More than 500 species of cichlid fish inhabit Africa's Lake Victoria. This news brief from March 2009 explains new research suggesting that the physics of light may have played an important role in cichlid diversification and in the recent drop in their diversity.

15 evolutionary gems
This succinct briefing describes 15 examples drawn from recent research that demonstrate evolutionary theory’s power to explain natural phenomena, along with some of their supporting lines of evidence--from whale fossils to the latest in genetics.
This resource is available from Nature magazine.

A fin is a limb is a wing
New research reveals that evolution has repeatedly relied on a genetic tool kit to build both simple and complex structures.
This article appears at the National Geographic website.

Biological warfare and the coevolutionary arms race  Advanced
The rough-skinned newt looks harmless enough but is, in fact, packed full of one of the most potent neurotoxins known to man. Find out how an evolutionary arms race has pushed these mild-mannered critters to the extremes of toxicity and how evolutionary biologists have unraveled their fascinating story.

Interactive investigation: The arthropod story
This interactive investigation delves into the amazing world of the arthropods and examines their success and their evolutionary constraints.

Stories from the Fossil Record
This web-based module provides students with a basic understanding of how fossils can be used to interpret the past.

Radiations and extinctions: Biodiversity through the ages
This excerpted chapter from Carl Zimmer’s book, The Tangled Bank, describes the evolutionary processes responsible for large scale patterns in the diversity of life through time. Reprinted with the permission of Roberts and Company Publishers, Inc.
This resource is available from the National Center for Science Education.

Evo in the news: Evolving altitude aptitude
This news brief from October 2010 examines new research that makes it clear that Tibetan highlanders have not just acclimated to their mountain home; evolutionary adaptations have equipped them with unique physiological mechanisms for dealing with low oxygen levels.

Evolution: Applications in human health and populations  Advanced
In a series of six lectures, scientists describe how evolutionary theory makes contributions to the field of human health through studies of the human genome, physiology, lifestyle, and interaction with the environment.
This resource appears at the National Evolutionary Synthesis Center website.

Using trees to uproot HIV: The work of Satish Pillai  Advanced
This research profile follows scientist Satish Pillai as he studies the evolution of HIV within infected individuals. His research uses the tools of phylogenetics to investigate vaccine development and the possibility of curing the disease.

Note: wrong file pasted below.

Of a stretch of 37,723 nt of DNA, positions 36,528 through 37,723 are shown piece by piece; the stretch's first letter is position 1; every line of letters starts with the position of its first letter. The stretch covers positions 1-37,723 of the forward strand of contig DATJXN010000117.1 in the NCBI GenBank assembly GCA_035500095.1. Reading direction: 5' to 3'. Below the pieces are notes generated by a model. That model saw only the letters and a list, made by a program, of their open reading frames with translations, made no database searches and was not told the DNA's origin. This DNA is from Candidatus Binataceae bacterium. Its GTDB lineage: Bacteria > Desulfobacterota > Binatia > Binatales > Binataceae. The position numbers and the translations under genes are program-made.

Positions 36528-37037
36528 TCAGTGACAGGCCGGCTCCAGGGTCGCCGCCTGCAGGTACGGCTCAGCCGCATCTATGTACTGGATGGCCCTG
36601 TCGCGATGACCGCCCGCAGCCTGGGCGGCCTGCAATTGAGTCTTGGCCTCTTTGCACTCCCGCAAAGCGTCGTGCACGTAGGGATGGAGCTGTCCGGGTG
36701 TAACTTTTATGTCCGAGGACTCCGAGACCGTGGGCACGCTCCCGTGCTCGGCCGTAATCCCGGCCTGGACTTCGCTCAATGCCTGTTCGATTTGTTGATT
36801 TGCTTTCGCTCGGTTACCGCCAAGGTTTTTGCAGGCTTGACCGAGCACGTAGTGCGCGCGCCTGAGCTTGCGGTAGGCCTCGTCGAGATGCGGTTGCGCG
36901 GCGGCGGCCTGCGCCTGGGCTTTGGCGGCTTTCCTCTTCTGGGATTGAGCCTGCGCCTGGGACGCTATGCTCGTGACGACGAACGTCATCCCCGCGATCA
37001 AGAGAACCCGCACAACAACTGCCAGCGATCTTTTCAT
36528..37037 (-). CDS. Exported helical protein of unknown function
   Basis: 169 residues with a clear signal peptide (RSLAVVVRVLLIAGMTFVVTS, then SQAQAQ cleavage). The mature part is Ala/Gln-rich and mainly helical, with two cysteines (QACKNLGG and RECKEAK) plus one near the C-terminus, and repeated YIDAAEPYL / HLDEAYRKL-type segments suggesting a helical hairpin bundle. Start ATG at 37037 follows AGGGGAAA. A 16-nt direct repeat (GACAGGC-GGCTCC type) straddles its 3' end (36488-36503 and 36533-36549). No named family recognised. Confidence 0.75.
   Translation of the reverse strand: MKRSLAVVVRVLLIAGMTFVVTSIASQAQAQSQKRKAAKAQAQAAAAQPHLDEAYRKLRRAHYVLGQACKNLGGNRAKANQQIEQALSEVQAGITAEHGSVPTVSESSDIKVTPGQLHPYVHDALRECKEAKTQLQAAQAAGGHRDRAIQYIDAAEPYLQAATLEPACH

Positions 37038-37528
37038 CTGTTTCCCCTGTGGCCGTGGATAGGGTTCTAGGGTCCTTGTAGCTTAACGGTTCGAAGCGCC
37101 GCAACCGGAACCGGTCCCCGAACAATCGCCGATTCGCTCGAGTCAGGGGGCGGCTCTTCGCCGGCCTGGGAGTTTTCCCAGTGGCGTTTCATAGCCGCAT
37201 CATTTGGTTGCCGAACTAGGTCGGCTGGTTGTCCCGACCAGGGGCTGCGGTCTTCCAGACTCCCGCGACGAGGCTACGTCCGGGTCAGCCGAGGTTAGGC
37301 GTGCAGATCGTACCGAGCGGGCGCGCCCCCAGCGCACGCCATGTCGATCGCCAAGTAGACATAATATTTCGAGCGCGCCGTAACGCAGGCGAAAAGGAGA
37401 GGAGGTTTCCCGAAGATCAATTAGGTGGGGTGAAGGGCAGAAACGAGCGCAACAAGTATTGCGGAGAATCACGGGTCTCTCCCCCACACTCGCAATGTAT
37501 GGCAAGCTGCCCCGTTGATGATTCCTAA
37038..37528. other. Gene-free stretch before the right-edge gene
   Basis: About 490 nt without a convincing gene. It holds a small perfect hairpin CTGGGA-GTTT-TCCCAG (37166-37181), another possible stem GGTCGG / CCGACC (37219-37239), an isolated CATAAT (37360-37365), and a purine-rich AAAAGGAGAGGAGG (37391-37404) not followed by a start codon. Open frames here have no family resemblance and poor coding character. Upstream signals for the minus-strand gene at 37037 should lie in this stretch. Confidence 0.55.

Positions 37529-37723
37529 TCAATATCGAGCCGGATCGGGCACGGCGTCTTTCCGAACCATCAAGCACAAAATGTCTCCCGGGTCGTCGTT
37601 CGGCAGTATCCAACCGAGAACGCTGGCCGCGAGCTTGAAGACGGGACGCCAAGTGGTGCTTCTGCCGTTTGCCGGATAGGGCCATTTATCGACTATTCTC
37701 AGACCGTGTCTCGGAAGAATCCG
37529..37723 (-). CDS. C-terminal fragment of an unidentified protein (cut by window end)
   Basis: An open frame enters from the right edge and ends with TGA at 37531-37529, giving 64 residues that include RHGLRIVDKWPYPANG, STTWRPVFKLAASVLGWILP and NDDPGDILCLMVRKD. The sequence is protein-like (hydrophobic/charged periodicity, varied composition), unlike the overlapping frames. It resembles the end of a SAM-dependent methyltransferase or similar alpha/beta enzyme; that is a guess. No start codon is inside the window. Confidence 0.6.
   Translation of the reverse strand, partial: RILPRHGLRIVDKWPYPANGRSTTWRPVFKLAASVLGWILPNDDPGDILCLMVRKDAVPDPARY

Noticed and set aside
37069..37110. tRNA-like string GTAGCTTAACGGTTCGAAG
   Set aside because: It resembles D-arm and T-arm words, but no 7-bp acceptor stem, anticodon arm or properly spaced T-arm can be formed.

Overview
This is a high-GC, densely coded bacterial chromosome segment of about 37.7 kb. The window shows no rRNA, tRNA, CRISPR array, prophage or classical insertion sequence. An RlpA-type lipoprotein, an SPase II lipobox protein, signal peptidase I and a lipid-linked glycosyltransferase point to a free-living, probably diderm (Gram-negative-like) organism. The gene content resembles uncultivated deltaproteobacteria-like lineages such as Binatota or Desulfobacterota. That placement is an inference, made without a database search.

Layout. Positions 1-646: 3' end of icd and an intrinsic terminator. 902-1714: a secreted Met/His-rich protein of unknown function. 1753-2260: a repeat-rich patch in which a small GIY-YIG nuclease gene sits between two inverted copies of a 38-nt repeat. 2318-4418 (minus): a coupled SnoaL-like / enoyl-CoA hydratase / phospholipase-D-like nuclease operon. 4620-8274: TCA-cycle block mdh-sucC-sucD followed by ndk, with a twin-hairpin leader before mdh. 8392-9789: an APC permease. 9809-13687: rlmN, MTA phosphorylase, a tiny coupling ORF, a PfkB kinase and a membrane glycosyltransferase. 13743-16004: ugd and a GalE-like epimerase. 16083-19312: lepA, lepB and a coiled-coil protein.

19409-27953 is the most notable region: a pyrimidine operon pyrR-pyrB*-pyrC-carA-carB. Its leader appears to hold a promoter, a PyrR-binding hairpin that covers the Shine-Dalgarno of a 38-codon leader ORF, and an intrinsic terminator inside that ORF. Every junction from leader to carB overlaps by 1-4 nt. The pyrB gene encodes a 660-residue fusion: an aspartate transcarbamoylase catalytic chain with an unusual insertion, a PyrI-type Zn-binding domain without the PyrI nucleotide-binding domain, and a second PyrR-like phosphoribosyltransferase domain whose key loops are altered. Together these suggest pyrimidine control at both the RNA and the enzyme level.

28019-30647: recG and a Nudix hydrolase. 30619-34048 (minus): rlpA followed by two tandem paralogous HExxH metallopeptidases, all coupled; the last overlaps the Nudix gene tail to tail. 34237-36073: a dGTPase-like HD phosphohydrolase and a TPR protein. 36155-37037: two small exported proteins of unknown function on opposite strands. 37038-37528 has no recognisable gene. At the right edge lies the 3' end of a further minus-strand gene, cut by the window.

Monkey opsins
This case study in the form of a set of PowerPoint slides examines the evolution of trichromatic vision in old world monkeys.

The Making of the Fittest: Natural Selection in Humans  Great for students
This 14-minute film describes the connection between the infectious parasitic disease malaria and the genetic disease sickle cell anemia - one of the best-understood examples of natural selection in humans.

The Making of the Fittest: The Birth and Death of Genes  Great for students
This 13-minute film describes how scientists have pieced together the evolutionary history of the Antarctic icefish by studying its genome – an excellent case study for genetic evolution as both the gain and loss of genes have led to key adaptations.

High altitude adaptations: The work of Emilia Huerta-Sánchez  Advanced
This research profile follows statistician and population geneticist Emilia Huerta-Sánchez as she studies the adaptations that allow Tibetan highlanders to live 13,000 feet above sea level without developing altitude sickness.

Evo in the News: Evolutionary history in a tiny package
This news brief, from March 2012, describes the discovery four new species—all miniature chameleons—and explores the concept of island dwarfism.

A fisheye view of the tree of life
This interactive phylogeny of the ray-finned fishes lets users dynamically explore the evolution of fish traits, as well as read stories about the evolution of unusual characteristics such as bioluminescence and venom.

Sexo, especiación y física subacuática  Advanced
Evolución en las noticias relata una reciente historia que señala como comprender física básica puede revelar como la evolución esta ocurriendo hoy — en especial, como la física de la luz tiene influencia sobre la selección sexual, especiación y el colapso de la biodiversidad, producto de la polución causada por los humanos...